Innovation in Clean Water Practices and Technology

The agricultural landscape throughout much of Minnesota is dotted with surface intakes that are essential for efficient crop production, especially in the prairie pothole region. These intakes play an important role in agricultural production by taking ponded surface water and runoff in depressional sites and removing the water from the fields through a subsurface tile drainage system. However, these surface intakes also provide a direct pathway for the movement of sediment and associated pollutants to surface waters.

Technological advances have found ways to help balance agricultural production with conservation, and over the years intakes have improved so that they reduce the amount of pollutants that enter waters. The Minnesota Agricultural Best Management Practices (BMP) handbook recommends that rock inlets, rather than perforated tile intakes, be the preferred choice for farmland applications but they are more expensive than a tile intake and require more maintenance. A very recent, not yet published study from the University of Illinois Agricultural and Biological Engineering Department tested three new types of surface intakes, along with the traditional “Hickenbottom” intake. The study looked at their flow capacities, plugging potential, and effectiveness in reducing sediment transport.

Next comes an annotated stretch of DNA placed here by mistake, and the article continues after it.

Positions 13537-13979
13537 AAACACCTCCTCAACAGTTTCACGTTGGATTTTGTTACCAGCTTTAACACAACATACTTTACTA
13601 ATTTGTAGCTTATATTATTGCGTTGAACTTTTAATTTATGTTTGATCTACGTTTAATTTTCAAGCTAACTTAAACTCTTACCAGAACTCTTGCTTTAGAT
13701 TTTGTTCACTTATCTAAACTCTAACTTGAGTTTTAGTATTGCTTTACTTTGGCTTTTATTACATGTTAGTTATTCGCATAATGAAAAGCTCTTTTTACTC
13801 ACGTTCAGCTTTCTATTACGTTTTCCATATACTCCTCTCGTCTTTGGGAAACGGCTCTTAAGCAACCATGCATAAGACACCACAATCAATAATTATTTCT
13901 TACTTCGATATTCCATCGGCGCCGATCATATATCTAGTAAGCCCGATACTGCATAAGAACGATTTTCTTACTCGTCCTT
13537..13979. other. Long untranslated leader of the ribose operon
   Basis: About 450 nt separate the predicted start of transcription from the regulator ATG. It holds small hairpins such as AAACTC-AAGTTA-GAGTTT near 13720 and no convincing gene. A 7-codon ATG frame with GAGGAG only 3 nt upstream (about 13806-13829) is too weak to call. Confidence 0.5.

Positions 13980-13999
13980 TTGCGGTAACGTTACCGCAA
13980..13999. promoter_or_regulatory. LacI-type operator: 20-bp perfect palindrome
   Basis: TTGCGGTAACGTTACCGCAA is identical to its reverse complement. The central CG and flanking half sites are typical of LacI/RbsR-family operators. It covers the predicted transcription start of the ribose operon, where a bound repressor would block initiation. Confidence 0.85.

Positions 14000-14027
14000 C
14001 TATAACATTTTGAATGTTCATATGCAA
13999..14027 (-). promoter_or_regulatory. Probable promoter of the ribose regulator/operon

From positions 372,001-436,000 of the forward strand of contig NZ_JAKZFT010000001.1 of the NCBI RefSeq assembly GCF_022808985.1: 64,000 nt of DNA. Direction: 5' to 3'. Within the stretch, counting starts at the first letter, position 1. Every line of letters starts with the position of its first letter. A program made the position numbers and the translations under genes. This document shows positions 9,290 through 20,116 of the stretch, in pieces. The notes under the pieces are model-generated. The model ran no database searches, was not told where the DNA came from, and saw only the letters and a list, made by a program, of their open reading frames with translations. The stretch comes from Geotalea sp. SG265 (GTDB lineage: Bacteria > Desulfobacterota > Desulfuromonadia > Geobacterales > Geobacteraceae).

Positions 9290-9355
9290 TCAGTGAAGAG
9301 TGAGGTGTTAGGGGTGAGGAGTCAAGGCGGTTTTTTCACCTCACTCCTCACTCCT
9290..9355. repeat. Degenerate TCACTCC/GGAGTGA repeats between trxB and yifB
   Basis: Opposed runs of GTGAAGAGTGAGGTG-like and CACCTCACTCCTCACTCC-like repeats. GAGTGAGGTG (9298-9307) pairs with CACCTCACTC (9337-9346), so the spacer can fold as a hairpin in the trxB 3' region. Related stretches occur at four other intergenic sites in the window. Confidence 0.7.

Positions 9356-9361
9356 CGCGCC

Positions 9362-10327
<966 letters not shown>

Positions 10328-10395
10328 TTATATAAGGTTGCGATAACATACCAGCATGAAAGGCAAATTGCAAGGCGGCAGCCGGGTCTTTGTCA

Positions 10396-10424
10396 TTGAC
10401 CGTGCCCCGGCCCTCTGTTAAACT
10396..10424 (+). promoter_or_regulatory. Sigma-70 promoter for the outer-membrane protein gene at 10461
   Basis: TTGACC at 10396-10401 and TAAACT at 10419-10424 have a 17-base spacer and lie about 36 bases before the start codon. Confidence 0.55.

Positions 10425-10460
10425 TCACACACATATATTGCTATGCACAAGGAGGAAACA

Tile intakes are often installed as part of erosion control systems including water and sediment control basins and terraces. These alternative style intakes are being considered, and installed, as yet another way of reducing sediment delivery to our lakes, rivers and wetlands. The Minnesota Department of Ag Water Quality Certification Program is providing many of these to producers in southern Minnesota and asking them to use them as a condition of their certification where open tile intakes are in their crop fields.

With additional testing and anecdotal knowledge, it is hoped these alternative intakes can be part of the solution to reducing sediment delivery to our 10,000 lakes, countless wetlands, and many streams and rivers in the very near future.

Minnesota Board of Water & Soil Resources •